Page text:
On being … not missed

By Ingrid Sapona

I was at the drive through at a Tim Horton’s the other day. The coffee I ordered cost $2.01. Without a thought, I handed the person at the window a $5. I was kind of surprised at how long it took for her to make change, but when she handed it to me, I realized why. I got $2 in bills and 99¢ in coins. Ugh – all that change.

I was expecting $3 back – but then I realized I was in the US. Here in Canada we no longer use pennies. We did away with them in 2013. To be honest, I didn’t realize it was that long ago, but I just looked it up. In 2012, when the Finance Minister announced we’d be phasing pennies out, I distinctly remember being convinced it was a bad idea.

I thought that doing away with the penny would start prices creeping up. Things that used to cost, say, $2.97 at Walmart (they’re big on prices ending in 7s) would, I figured, immediately increase to $3. Once that happened, I reckoned we’d soon see the demise of other coins and businesses rounding prices up accordingly.

But all that hasn’t happened. My Tim Horton’s coffee that costs $1.81 here in Canada is still $1.81. The only difference is that when you pay – or make change – you simply round the penny amounts up or down. So, when I handed her the $5, I expected to get $3 back – not a handful of coins and a dose of irritation.

As I drove away, I thought about the irrationality of my petty annoyance. I soon figured out that underlying my reaction was the fact that, not only have I adjusted to not using pennies, I’ve moved on to the point of definitely not missing them.

As soon as I realized that, I also understood what emotional trigger was really at play. You see, we’re just starting the process of downsizing my mom’s household. After more than five decades in the house I grew up in, the house is filled with stuff – and memories associated with many items.

Though – or perhaps, because – we’re in the nascent stage of this endeavor, I’ve tried to take a project management approach. I’ve started by breaking it down into different types of tasks. For example, upstairs I thought I’d go closet-by-closet. With the basement – the repository of things that weren’t put to regular use, not to mention a bunch of things that haven’t been touched in 40+ years – I’ve begun by separating out things that are relatively easy to donate, like clothes and books.

I’ve also begun asking friends and others for suggestions about other ways of clearing out things – short of 1-800-Got Junk. I’ve gotten some good ideas (check out The Freecycle Network, for example) and referrals to estate-type agents that will all come in handy.

But, before we get to any of those, we have a lot of sorting to do. There are a few things in the house that I – or my sisters – have a real connection to, for whatever reason. Those things I’m sure Mom will give her blessing to us to take to our own (already full) homes. Beyond those things, however, there are also a bunch of things that, though not cherished, have some sentimental value – in some cases simply because they’ve been in the family for a long time. For me, those items are much harder to deal with…

This is where my epiphany about the penny comes in. As I go through things in the house, I’m going to try to see them like pennies – objects that have value and that served us well but that will not be truly missed once they are gone.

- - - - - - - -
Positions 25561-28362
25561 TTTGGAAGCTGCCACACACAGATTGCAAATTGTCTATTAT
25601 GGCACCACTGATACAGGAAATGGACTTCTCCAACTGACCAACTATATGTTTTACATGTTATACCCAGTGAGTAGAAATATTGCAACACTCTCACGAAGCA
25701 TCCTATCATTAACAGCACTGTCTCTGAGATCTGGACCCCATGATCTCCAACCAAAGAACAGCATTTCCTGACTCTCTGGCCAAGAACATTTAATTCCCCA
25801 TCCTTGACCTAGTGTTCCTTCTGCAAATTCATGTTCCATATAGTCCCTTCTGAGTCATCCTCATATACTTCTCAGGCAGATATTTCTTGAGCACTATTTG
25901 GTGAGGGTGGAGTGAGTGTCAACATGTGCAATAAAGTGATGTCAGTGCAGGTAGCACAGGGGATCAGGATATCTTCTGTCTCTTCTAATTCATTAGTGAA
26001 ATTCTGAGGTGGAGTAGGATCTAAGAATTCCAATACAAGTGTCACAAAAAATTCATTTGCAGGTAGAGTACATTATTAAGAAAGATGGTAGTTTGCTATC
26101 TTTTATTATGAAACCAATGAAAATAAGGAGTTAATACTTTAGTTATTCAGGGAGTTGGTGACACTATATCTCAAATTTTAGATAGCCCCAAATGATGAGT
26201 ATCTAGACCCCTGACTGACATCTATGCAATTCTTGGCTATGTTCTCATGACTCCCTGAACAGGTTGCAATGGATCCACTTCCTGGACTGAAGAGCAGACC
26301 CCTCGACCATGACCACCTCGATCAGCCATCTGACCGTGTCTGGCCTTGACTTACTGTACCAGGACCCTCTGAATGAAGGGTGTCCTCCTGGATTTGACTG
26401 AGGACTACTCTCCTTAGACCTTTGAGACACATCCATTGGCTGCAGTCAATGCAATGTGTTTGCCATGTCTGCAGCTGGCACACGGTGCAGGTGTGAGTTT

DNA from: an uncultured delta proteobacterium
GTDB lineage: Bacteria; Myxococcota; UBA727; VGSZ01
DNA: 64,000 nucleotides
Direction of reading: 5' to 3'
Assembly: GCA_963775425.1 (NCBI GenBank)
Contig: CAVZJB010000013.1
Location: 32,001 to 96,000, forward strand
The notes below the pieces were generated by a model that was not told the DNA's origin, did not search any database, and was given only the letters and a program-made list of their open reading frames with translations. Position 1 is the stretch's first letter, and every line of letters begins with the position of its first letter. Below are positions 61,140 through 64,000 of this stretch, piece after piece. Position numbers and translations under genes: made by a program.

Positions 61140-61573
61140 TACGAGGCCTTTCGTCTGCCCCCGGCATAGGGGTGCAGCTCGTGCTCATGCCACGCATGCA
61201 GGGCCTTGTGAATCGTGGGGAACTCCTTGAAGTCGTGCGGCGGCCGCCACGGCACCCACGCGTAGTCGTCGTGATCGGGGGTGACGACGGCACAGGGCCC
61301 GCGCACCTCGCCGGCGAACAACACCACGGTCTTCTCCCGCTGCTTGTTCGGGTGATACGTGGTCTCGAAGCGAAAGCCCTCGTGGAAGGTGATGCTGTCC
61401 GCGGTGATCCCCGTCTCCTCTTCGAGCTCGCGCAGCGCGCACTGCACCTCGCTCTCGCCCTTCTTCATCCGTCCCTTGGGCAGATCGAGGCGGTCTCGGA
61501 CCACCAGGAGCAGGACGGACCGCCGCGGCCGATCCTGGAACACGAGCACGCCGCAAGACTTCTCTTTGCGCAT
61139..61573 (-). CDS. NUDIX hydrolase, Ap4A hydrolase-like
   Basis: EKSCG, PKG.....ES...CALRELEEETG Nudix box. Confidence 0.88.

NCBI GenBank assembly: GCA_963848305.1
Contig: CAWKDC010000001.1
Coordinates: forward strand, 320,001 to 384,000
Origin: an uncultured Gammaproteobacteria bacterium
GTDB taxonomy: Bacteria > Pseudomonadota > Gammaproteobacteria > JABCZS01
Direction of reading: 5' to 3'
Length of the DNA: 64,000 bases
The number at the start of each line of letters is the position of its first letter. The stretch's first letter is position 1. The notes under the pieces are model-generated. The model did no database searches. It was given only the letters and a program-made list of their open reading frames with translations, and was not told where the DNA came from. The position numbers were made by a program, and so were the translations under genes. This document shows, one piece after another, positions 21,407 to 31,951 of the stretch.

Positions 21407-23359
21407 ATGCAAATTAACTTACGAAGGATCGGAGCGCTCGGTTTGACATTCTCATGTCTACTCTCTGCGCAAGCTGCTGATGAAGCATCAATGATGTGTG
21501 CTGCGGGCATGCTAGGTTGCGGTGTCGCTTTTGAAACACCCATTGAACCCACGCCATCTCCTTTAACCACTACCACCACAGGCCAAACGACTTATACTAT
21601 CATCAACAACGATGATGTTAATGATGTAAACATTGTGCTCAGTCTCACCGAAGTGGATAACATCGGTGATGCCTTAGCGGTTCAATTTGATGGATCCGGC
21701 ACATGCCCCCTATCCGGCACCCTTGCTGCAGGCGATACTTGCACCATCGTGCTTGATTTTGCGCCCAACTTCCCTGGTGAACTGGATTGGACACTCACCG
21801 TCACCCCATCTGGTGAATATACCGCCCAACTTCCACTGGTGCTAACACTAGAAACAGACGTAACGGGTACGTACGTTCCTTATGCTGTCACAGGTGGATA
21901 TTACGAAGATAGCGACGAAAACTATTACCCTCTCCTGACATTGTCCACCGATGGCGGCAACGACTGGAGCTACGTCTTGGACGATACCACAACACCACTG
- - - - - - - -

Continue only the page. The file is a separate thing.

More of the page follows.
© 2017 Ingrid Sapona


On being … a nostalgic look back?

By Ingrid Sapona

Hard to believe the Trump presidency is less than a month old, isn’t it? From January 1 through the inauguration on the 20th, I made note of some of the terms I read or heard others use to describe him. (Even in Mexico it was impossible to escape the news of the impending inauguration.) It was an interesting exercise then and reflecting on these descriptions is perhaps even more interesting now.

So, here are some of the words. You’ll note that there are some letters missing (Y and Z, for example) – but, there are so many multiples for some letters (see C, for example), the descriptors more than cover the alphabet.

Keep in mind, these are ways others (journalists and public figures, like George Soros) used to describe him or what they thought his presidency will bring:

A is for: angry; autocrat; acrimonious
B is for: bully; bigoted
C is for: combative; contradictory; contempt; crass; circus, conflict of interest
D is for: disparagement, demonization; disorganized
E is for: erratic
F is for: fact-challenged; flippant
G is for: golden rain (if you don’t know what this is a reference to, don’t feel bad… honestly, it’s just as well …)
H is for: humiliation; hostile
I is for: inflammatory, intemperate; imposter; intimidating; insulting
L is for: lacking filters
M is for: menacing; mocking; master showman
N is for: nasty
O is for: ostentatious
P is for: petty; phoney
R is for: ridiculous
S is for: self-aggrandizing; show biz; science denialist; scorched earth
T is for: tyrant; thin-skinned; temper-tantrum
U is for: unpredictable; unhinged; unpresidential
V is for: volatile; vitriol
X is for: xenophobic

I don’t know about you, but these aren’t exactly the words I’d be looking for in the resume of – or terms I’d expect to see in a recommendation letter of – my ideal candidate for President.

Post Script: As I wrote this, I wondered if some of my readers might have found some of these descriptors harsh, or unfair, or merely sentiments of those whose opinions one might expect reported on by the “liberal media”.  Well, now that we’re just over three weeks into Trumps 208 week (first?) term, I have to say that I think these descriptors are definitely on point – and if anything, perhaps even on the polite side.

One last thing: I promise that I’ll return to a traditional essay format – I won’t be turning On being… into a column of alphabetical lists.

© 2017 Ingrid Sapona